But one of my favorite explanations is from a book written in 1938: “Art is a feeling of love and enthusiasm for something… in a direct, simple, passionate, and true way you try to show this beauty in things to others.”

That’s exactly what I felt walking home through Washington Square Park a few nights ago. As twilight fell, and the streetlights cast their rosy glow over the snow, the quote above popped into my head. It was so beautiful I had to share it. With Vlad’s editing assistance, I was able to capture and convey some of the magic.

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That unexpected surge of artistic sentiment made me remember how much I loved the book, and its author. The book is If You Want to Write, by Brenda Ueland.

When I first read it, many years ago, I found it inspirational, but a bit cloying. I have to admit that my perception was colored by “time bias”—that sneaking suspicion that everything in the past was quainter and less sophisticated than today. I mean, 1938? They didn’t even have iPhones! What could someone from that distant era have to say that’s meaningful about art in the 21st century?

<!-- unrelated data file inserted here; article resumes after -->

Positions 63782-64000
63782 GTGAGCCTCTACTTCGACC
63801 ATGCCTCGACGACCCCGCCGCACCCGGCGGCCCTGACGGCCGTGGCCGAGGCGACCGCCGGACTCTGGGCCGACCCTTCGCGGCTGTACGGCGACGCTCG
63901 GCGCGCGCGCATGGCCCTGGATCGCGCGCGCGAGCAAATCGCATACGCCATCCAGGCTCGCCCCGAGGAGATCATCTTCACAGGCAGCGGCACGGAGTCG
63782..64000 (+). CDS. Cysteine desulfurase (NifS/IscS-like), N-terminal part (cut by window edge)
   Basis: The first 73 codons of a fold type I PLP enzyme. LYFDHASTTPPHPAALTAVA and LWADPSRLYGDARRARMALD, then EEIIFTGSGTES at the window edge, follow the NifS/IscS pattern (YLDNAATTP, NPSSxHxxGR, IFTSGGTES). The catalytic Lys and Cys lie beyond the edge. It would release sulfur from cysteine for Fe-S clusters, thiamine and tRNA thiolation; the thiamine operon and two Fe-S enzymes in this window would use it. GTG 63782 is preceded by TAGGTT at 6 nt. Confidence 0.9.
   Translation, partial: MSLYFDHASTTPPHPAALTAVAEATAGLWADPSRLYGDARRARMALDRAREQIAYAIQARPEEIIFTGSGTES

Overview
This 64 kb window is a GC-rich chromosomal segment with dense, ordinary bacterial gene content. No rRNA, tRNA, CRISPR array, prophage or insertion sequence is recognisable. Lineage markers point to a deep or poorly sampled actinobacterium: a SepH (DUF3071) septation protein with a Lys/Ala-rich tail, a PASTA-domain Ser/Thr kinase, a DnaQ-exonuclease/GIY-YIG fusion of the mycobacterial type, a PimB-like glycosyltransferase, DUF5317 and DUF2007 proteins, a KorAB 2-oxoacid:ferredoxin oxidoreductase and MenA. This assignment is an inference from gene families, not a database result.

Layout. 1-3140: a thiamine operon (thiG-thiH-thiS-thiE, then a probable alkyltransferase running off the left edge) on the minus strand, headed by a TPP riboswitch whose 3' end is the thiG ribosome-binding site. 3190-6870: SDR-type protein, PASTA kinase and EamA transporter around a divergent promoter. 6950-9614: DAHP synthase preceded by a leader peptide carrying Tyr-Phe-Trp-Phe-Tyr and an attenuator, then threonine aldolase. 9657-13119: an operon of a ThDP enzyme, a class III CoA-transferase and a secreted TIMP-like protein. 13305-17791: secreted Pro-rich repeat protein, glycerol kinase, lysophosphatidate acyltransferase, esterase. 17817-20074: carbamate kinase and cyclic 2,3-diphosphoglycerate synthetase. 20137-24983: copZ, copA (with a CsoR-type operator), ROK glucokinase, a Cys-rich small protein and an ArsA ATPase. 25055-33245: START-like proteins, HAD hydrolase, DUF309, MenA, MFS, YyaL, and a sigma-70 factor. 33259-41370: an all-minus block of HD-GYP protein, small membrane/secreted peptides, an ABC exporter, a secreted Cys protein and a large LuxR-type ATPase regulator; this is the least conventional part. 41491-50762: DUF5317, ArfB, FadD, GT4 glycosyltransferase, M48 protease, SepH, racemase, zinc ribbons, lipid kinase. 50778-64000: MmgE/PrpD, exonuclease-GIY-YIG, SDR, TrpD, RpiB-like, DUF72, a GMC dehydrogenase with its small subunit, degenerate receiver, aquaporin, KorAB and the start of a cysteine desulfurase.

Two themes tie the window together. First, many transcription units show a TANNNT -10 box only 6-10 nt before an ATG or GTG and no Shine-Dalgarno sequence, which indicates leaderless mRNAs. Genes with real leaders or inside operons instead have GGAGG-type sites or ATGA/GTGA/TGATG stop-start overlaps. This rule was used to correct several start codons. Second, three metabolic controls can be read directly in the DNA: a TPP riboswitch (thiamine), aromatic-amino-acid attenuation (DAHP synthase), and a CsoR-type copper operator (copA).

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And I’ll also admit that I found the persona of the author a bit, well, twee: A little-old-lady writing teacher out in Minnesota. (Never mind that in 1938 she was a vibrant and passionate woman of 47—the photo on the book jacket was a spry, but wizened lady in 1983, so that’s how I imagined her.)

Really, weren’t all women in 1938 conventional, domestic, and limited? Not the sort of person who truly understood the bold, transformative, and terrifying power of art.

Boy, did I get that wrong! If anyone understood life, and art, it was Brenda Ueland. She lived in Greenwhich Village for many years, married, divorced (back when one “didn’t do that”), and moved back to Minnesota to raise her daughter. She supported them both with her writing, which included journalism and essays. As her Wikipedia entry says, “She lived by two rules: To tell the truth, and to not do anything she didn’t want to.”